Point-of-care echocardiography in simulation-based education and assessment
Stolz, Lori A
Javedani, Parisa P
AffiliationDepartment of Emergency Medicine, University of Arizona Medical Center
MetadataShow full item record
Rights© 2016 Amini et al. This work is published and licensed by Dove Medical Press Limited. The full terms of this license are available at https://www.dovepress.com/terms. php and incorporate the Creative Commons Attribution – Non Commercial (unported, v3.0) License (http://creativecommons.org/licenses/by-nc/3.0/)
Collection InformationThis item from the UA Faculty Publications collection is made available by the University of Arizona with support from the University of Arizona Libraries. If you have questions, please contact us at firstname.lastname@example.org.
AbstractBackground: Emergency medicine milestones released by the Accreditation Council for Graduate Medical Education require residents to demonstrate competency in bedside ultrasound (US). The acquisition of these skills necessitates a combination of exposure to clinical pathology, hands-on US training, and feedback. Objectives: We describe a novel simulation-based educational and assessment tool designed to evaluate emergency medicine residents’ competency in point-of-care echocardiography for evaluation of a hypotensive patient with chest pain using bedside US. Methods: This was a cross-sectional study conducted at an academic medical center. A simulation-based module was developed to teach and assess the use of point-of-care echocardiography in the evaluation of the hypotensive patient. The focus of this module was sonographic imaging of cardiac pathology, and this focus was incorporated in all components of the session: asynchronous learning, didactic lecture, case-based learning, and hands-on stations. Results: A total of 52 residents with varying US experience participated in this study. Questions focused on knowledge assessment demonstrated improvement across the postgraduate year (PGY) of training. Objective standardized clinical examination evaluation demonstrated improvement between PGY I and PGY III; however, it was noted that there was a small dip in hands-on scanning skills during the PGY II. Clinical diagnosis and management skills also demonstrated incremental improvement across the PGY of training. Conclusion: The 1-day, simulation-based US workshop was an effective educational and assessment tool at our institution.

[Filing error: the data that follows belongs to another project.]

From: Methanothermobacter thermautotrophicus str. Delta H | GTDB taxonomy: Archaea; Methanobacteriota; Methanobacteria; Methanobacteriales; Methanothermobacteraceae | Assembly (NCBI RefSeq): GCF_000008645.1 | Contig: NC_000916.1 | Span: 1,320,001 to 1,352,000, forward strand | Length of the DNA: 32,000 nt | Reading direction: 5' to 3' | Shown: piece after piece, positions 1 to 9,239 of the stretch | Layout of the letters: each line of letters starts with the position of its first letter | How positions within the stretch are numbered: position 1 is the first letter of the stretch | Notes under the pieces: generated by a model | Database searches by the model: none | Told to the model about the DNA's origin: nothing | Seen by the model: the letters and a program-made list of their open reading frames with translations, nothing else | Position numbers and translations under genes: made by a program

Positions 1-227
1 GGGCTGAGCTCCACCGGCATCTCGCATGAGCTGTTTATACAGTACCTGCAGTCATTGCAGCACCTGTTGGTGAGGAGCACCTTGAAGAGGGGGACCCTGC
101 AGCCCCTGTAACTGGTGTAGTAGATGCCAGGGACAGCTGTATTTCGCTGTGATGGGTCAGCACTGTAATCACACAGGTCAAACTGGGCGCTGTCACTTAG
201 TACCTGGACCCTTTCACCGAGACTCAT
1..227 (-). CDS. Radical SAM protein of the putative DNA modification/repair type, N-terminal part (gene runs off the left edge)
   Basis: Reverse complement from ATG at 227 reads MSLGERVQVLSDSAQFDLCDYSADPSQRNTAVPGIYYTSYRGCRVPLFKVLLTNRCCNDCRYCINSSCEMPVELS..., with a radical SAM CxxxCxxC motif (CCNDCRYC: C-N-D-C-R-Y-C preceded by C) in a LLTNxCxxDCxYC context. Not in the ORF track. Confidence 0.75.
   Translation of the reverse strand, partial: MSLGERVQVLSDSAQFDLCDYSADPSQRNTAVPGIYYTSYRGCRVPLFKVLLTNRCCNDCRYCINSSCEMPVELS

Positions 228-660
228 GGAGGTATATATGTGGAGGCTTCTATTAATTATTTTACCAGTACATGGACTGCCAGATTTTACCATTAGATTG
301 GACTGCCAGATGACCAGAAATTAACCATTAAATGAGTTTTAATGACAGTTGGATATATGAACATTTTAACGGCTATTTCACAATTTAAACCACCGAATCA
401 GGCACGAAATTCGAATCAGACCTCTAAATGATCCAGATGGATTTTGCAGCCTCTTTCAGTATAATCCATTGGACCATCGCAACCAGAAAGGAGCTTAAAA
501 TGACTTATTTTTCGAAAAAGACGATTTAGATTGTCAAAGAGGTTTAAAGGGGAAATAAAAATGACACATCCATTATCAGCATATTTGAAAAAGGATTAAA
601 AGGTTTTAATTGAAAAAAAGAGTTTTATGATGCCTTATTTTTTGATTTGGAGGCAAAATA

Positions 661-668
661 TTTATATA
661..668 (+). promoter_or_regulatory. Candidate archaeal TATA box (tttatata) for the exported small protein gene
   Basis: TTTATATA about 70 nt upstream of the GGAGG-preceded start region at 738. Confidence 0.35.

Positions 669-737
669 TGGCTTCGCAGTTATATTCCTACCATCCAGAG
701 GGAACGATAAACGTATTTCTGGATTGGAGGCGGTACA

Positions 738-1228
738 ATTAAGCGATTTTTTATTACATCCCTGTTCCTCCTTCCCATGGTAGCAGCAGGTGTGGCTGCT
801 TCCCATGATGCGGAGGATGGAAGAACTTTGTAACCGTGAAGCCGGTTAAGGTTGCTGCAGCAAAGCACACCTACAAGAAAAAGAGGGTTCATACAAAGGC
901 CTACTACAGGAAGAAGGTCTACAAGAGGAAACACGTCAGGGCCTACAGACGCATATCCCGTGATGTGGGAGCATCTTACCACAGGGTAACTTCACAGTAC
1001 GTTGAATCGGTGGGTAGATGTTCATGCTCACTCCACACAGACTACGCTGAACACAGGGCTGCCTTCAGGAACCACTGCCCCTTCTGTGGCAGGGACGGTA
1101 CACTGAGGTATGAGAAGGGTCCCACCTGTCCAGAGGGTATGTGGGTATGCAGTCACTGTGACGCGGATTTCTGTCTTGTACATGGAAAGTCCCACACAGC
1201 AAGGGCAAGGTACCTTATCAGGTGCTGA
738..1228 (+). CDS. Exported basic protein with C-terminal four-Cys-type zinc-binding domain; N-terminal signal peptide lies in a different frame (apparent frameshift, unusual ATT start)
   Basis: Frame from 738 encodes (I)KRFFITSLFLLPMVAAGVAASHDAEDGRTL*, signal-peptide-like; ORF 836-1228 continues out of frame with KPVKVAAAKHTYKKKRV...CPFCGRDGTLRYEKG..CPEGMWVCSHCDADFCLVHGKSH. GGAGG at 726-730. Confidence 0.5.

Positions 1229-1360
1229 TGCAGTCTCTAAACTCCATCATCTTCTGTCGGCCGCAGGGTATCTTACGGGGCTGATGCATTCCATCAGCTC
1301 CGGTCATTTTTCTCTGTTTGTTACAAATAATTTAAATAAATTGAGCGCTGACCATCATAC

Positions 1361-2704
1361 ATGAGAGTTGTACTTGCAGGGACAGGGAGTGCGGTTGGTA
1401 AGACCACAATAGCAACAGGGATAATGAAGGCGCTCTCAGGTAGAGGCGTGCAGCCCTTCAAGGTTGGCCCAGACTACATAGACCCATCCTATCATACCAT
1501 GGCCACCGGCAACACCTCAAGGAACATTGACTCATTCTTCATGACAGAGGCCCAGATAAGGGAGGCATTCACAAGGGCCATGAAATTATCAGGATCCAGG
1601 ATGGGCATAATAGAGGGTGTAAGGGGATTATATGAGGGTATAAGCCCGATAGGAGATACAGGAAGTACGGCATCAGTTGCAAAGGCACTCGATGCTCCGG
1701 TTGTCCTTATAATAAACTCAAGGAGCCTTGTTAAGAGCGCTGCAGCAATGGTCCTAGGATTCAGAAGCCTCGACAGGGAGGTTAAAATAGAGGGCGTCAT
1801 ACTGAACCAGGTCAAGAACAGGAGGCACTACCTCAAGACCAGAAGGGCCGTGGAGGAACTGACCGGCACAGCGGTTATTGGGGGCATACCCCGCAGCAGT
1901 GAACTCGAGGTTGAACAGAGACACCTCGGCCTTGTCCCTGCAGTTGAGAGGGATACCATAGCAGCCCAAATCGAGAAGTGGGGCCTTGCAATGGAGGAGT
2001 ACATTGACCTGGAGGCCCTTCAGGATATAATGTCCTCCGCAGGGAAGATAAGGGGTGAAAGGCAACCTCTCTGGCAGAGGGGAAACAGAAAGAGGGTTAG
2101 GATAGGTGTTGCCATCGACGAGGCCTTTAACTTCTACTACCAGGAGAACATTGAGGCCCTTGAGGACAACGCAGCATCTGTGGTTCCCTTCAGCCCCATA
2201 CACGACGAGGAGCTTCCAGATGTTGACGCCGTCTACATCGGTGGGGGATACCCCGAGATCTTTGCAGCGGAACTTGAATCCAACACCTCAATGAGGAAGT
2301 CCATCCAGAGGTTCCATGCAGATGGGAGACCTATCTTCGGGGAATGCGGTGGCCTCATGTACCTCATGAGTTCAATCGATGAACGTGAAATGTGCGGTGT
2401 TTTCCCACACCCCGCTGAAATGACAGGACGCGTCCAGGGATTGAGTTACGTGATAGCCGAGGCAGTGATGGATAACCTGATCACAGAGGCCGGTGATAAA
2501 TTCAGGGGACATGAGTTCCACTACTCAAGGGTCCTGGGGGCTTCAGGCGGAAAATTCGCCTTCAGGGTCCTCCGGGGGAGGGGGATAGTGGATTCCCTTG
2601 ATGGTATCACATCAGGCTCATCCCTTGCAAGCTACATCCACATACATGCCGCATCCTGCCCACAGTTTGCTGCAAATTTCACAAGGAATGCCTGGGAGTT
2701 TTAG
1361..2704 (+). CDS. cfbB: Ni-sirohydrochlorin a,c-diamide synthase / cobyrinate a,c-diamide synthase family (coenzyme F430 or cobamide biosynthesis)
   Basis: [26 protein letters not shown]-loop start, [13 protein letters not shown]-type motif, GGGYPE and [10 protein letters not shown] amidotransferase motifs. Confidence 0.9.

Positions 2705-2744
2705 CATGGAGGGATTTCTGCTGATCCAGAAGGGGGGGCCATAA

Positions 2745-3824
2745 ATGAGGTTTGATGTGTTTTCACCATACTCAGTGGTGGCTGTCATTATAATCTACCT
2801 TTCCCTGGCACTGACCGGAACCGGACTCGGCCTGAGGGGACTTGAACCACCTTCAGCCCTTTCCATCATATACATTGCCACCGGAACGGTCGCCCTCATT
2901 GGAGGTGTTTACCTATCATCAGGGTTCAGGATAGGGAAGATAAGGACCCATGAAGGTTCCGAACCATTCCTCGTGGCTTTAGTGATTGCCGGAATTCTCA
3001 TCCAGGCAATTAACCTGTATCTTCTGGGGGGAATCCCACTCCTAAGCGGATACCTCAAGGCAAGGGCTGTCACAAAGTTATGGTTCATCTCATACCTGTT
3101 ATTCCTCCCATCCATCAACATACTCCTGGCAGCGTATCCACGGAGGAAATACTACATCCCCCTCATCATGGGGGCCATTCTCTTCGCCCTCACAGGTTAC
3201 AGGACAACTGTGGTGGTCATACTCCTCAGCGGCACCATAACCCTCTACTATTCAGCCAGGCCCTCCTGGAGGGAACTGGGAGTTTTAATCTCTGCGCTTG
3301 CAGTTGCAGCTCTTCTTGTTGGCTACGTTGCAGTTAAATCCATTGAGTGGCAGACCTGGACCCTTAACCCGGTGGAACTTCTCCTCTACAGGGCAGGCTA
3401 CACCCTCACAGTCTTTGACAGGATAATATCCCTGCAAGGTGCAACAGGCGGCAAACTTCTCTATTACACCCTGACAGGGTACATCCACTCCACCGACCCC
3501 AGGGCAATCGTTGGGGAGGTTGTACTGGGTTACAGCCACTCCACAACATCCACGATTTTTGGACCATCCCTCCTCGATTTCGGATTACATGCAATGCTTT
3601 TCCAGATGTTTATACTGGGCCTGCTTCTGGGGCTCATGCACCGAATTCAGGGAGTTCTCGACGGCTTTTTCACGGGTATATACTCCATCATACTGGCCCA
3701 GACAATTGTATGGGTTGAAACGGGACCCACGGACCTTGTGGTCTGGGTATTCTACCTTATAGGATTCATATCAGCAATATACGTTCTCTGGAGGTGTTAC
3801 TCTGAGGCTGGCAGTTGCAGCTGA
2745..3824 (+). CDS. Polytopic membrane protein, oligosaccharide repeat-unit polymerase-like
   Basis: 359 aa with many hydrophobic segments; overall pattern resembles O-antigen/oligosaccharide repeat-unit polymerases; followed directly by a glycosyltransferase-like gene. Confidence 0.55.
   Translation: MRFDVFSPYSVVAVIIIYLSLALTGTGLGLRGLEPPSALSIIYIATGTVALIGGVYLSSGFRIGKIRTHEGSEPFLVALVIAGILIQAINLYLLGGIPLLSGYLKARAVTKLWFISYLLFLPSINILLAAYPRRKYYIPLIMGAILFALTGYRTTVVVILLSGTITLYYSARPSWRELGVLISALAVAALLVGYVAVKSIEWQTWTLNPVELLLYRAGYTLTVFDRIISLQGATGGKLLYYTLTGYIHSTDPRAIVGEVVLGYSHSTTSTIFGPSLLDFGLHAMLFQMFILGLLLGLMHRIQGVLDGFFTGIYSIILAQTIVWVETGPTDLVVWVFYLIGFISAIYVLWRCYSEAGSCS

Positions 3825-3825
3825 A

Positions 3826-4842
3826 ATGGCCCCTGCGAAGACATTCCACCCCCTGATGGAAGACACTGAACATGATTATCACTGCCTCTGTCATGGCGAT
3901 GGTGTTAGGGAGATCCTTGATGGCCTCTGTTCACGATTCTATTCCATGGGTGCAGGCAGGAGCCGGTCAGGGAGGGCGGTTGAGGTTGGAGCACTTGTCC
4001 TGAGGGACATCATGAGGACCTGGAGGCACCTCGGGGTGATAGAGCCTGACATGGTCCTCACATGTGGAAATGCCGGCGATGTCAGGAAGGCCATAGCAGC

DescriptionUA Open Access Publishing Fund
VersionFinal published version